Christians find it hard to read today’s text without thinking
of Jesus’ final week on this earth. The disturbing picture of
affliction, anguish, and distress painted here so vividly by the
psalmist seems to act as a signpost to our Lord’s own experiences
of abuse and abandonment. The talk here is of eyes weak
with sorrow, a body and soul weak with grief, a life consumed
by anguish, years consumed by the groans of affliction, hateful
enemies, the utter contempt of neighbors. Abandoned by
acquaintances, the psalmist faces terror on every side and plots
to end his life.

It is, however, the psalmist’s exemplary response to his
terrible predicament that elicits our attention. ”I trust in you, O
Lord; I say, ‘You are my God.’ My times are in your hand.” The
psalmist places not simply his current reality into God’s hands
but all times—all situations, all circumstances. These words of
the psalmist once again teleport us, so to speak, to the passion
of Christ, resonating with Jesus’ prayer in Gethsemane, ”Not
my will but yours” (Luke 22:42). Or from the cross, ”Into your
hands I commend my spirit” (Luke 23:46).

The psalmist’s complete trust in God to act in all times
encourages his specific requests of God: “deliver me,” “let your
face shine,” “save me.” The psalmist in weakness cries to the
God who can save and deliver and whose radiant countenance
fosters well-being.

Our troubles may seem tiny in comparison to those we find
in this psalm. But they are our troubles, which makes them significant
to us. May we always have the faith and courage to proclaim,
”I trust in you, O Lord. . . . You are my God. . . . Let your
face shine upon your servant; save me in your steadfast love.”

“I am no longer my own, but thine. . . . I freely and heartily yield all things to thy pleasure and disposal.” (A Covenant Prayer in the Wesleyan Tradition; UMH, no. 607)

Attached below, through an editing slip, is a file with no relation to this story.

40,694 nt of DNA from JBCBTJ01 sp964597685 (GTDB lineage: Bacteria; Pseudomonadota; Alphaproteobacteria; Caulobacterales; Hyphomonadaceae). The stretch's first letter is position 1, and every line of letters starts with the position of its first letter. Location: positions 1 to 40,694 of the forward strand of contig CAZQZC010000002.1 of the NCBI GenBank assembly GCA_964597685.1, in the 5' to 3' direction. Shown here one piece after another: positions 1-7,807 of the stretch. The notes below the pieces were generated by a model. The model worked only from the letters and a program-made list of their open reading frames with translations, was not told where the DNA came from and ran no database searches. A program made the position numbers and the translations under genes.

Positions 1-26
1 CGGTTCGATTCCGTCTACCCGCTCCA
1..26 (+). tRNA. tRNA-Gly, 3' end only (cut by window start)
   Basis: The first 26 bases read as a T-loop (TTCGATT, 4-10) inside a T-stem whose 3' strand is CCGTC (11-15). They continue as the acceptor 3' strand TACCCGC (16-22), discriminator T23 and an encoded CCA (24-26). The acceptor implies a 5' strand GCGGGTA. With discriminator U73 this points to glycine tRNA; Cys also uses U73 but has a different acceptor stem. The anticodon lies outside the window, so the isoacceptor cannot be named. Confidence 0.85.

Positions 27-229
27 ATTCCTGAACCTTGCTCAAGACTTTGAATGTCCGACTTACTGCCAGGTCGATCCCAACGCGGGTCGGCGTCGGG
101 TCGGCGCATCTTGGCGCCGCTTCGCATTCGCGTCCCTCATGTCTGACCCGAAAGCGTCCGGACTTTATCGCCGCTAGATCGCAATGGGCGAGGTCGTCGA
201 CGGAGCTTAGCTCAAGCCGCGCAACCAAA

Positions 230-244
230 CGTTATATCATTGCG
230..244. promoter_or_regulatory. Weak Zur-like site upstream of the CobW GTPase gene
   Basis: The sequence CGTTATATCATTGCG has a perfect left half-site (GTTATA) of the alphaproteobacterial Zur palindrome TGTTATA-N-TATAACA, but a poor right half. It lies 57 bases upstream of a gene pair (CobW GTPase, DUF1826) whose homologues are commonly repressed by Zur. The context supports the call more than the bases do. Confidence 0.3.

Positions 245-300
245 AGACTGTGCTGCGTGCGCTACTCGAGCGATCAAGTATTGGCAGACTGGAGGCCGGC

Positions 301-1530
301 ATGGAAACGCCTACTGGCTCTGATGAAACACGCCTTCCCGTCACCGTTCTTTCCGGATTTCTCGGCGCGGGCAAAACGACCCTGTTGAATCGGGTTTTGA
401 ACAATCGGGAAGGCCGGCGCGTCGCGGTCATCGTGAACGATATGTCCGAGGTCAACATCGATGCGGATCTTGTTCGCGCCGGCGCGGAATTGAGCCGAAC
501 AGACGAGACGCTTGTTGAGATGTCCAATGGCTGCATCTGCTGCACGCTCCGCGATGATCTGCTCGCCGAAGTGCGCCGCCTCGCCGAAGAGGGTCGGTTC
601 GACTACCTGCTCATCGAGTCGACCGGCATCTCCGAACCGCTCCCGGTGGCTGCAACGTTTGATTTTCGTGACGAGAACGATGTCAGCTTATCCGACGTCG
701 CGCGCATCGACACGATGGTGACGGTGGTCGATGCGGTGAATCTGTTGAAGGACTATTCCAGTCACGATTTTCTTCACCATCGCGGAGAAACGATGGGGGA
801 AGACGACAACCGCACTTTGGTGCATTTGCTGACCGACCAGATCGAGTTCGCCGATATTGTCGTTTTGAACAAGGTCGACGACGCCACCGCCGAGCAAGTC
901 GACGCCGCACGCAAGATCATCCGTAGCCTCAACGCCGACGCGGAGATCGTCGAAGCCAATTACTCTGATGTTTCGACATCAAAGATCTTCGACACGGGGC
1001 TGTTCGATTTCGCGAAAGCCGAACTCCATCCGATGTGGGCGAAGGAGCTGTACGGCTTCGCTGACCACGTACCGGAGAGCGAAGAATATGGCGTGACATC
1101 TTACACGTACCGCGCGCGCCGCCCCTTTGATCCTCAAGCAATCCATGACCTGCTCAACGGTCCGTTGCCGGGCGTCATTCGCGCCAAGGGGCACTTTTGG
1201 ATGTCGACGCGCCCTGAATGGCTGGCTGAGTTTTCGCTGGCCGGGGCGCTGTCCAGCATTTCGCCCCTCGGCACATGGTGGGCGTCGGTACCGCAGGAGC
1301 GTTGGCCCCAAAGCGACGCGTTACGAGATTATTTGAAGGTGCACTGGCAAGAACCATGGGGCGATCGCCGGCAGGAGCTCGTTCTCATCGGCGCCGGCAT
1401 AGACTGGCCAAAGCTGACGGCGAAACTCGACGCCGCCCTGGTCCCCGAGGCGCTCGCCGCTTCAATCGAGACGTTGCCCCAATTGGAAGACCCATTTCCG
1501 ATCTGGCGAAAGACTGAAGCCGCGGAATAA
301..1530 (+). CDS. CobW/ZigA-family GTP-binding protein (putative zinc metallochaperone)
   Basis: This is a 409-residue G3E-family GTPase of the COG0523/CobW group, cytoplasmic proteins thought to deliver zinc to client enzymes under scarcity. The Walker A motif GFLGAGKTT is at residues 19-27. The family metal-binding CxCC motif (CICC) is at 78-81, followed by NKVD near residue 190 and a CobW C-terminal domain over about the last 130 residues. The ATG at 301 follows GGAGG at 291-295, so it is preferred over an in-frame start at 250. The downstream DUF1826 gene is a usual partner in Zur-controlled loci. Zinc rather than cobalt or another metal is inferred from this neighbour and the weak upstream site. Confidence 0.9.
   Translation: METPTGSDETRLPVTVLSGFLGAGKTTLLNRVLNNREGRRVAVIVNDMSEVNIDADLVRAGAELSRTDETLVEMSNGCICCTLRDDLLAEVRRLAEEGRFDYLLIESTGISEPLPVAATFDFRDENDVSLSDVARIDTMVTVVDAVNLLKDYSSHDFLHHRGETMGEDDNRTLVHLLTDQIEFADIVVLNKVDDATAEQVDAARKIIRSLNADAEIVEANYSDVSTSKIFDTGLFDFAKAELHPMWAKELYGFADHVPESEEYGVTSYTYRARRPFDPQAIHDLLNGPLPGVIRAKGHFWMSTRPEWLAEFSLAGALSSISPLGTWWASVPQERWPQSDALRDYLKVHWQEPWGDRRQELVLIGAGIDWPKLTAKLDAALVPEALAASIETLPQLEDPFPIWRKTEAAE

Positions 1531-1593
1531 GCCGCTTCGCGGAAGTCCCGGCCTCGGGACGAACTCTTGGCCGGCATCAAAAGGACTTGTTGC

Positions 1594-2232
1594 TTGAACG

Pray the Scriptures Using Audio Lectio
Read Matthew 21:1-11

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Lectionary Week
April 3–9, 2017
Scripture Overview

These texts raise questions about who truly welcomes Jesus and under what circumstances. Isaiah 50 recalls the hostility that inevitably follows servanthood. A moment of acceptance, even welcome, will not hide from the servant the fact of the rejection to come. Psalm 118 claims that the city and the victory and the “one who comes” all belong to God. Any victory declared by human beings is bound to vanish as quickly as the day itself. The Philippians hymn asserts Jesus’ own determination to be obedient even to death and God’s conse- quent exaltation of Jesus above all creation. Even in the Gospel accounts, Jesus’ entry is one of meekness and humility rather than of power and pride.

Questions and Suggestions for Reflection

• Read Psalm 118:1-2, 19-29. How do you rejoice in “the day that the LORD has made”?
• Read Isaiah 50:4-9a. The writer notes that for Isaiah, suffer- ing does not signal divine indifference but plays a part in the world’s bigger story. When have you interpreted your suffering as part of a bigger story?
• Read Philippians 2:5-11. What earthly traits of Jesus’ are evident in your daily living? Do you see yourself living a countercultural lifestyle?
• Read Matthew 21:1-11. Where are you in the Palm Sunday story? How do you respond to Jesus as he enters?

Respond by posting a prayer.

I join many of those who will pray for you as you seek to discern what you are called to be at this moment. May God grant you the courage to fulfill that calling. May we all open our eyes and see the misery, open our ears and hear the cries of God’s people, and, like God through the Lord Jesus Christ, be incarnate amongst them.” 

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